Interview with URO participant Irene Pellini
“The international environment and the experience of living in a foreign country have deeply contributed to my personal development” says Irene Pellini who did her Undergraduate Research Opportunity - internship in the group of MtL Fellow Joachim Spatz. We are happy to give you some insights into Irene’s internship experience, her personal enrichment and the decision to come to Germany.
How did you come across the Matter to Life URO program?
I was looking online for internship opportunities for undergraduate students related to the field of biophysics and when I stumbled across the Matter to Life URO program I immediately knew it was the one for me: not only does it provide the opportunity to become part of the research of one of the leading laboratories in the world, but it also provides the chance to engage in interdisciplinary research combining physics, chemistry, biology and medicine.
Why did you decide to go to Germany for your research internship?
In the first place, I wanted to go abroad to challenge my limits and immerse myself in a foreign country. Secondly, I was well aware of the fact that the Max Planck Institutes in Germany are top-of-the-line organisations when it comes to equipment and quality of the research. Nonetheless, I was very surprised by the amount of different technologies available in the labs and by their outstanding performances. Last but not least, the international environment that the institutes offer really captivated me as I think that the confrontation with people coming from different backgrounds is beneficial not only to personal development, but also to research outcome.
What are you currently studying and why are you interested in interdisciplinary research?
I am currently studying physics at a bachelor level. Additionally, I am also enrolled in an interdisciplinary program which has given me the opportunity to appreciate the strengths of cross-sectional studies. Moreover, I have always been interested in investigating the interface between physics, biology and chemistry. These fields, indeed, are way more interlaced than one would think at first glance, and in my experience I´ve found out that often to better understand one of them it is convenient to use the tools provided by another.
What were the main aspects of your research during the internship?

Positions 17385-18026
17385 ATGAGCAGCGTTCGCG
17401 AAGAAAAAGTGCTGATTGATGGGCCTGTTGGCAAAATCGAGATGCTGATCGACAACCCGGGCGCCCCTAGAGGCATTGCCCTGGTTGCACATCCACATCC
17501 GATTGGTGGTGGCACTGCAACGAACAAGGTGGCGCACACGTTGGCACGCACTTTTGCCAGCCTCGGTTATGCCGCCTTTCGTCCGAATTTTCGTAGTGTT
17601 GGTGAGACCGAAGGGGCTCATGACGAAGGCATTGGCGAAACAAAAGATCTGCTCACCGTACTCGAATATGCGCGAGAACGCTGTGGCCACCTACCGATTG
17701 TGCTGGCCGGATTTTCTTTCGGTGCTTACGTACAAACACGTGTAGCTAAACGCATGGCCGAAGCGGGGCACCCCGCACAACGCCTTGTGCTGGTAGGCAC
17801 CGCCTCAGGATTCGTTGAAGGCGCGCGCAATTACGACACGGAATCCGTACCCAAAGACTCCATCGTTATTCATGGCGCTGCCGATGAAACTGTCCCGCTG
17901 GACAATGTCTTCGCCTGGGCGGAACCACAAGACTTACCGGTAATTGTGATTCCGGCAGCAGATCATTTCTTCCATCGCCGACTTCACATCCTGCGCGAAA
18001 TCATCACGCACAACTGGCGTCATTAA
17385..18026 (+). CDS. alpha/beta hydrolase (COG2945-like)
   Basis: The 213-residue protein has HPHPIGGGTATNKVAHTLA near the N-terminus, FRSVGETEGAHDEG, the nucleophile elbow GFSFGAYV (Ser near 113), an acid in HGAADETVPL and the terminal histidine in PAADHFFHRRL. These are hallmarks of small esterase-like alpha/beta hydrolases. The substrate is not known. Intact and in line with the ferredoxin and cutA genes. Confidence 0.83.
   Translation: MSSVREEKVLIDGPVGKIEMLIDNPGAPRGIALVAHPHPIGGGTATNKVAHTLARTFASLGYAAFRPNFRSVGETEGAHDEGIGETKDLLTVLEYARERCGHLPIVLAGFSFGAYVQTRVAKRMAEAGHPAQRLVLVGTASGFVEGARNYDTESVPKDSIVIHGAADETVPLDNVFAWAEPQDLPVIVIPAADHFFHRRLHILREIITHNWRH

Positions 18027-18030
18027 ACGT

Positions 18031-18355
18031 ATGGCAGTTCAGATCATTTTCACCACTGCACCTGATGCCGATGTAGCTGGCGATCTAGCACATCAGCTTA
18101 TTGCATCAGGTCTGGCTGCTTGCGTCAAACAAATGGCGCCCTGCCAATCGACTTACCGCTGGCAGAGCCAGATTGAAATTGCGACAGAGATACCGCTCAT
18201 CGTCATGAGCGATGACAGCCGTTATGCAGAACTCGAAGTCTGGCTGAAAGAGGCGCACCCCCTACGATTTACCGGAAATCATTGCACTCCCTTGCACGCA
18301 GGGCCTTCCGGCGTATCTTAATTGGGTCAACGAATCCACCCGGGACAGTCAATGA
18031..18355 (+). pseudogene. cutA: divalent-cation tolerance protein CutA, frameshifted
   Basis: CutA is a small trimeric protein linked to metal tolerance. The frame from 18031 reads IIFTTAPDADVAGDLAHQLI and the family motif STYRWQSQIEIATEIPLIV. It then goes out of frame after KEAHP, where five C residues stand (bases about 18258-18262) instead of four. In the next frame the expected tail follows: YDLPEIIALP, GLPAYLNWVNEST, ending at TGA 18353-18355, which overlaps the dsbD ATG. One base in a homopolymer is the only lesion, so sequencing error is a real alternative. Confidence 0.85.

I have carried out the internship at the Max Planck Institute for Medical Research and I have been involved in two different research projects: In one I was assisting a PhD student and the project consisted of the development and enhancement of porous hollow microcapsules to capture motile bacteria and their combination with gold nanorods to kill the pathogens. Gold nanorods, indeed, are able to locally produce heat when irradiated with near infrared light and can therefore kill bacteria. The other project concerned the development of a microfluidic device able to register small changes in pressure utilizing a train of beads and a water/oil interface. In this case, after an introduction to the techniques I was meant to use, I was left more or less on my own to follow through with the research, so I was able to enjoy how it feels to develop and carry out a project independently, although still benefiting from precious guidance.
What surprised you during your internship?
As I´ve already mentioned, the number of different devices available and how easily I could get access to them has really surprised me: I had never even slightly imagined how many different techniques are needed to properly carry out scientific research. I was also positively struck by the large number of collaborations and shared projects between the people of the group: When I stumbled across issues in the research I could always ask and obtain help from someone more experienced in the field. In general, partnerships between group members and even between different groups are strongly encouraged and welcomed.
What did you gain from the internship?
I have surely gained a deeper knowledge in the fields of chemistry and microfluidics alongside with the ability to use the most up-to-date equipment. The international environment was also very beneficial to me: I was able to compare myself and my way of reasoning with people from all over the world and to appreciate and treasure the cultural and scientific differences between us. Last but not least, the insight I have experienced in the life of a researcher has led me to develop the strong yearning to pursue a studying pathway leading to scientific research in a multidisciplinary sphere.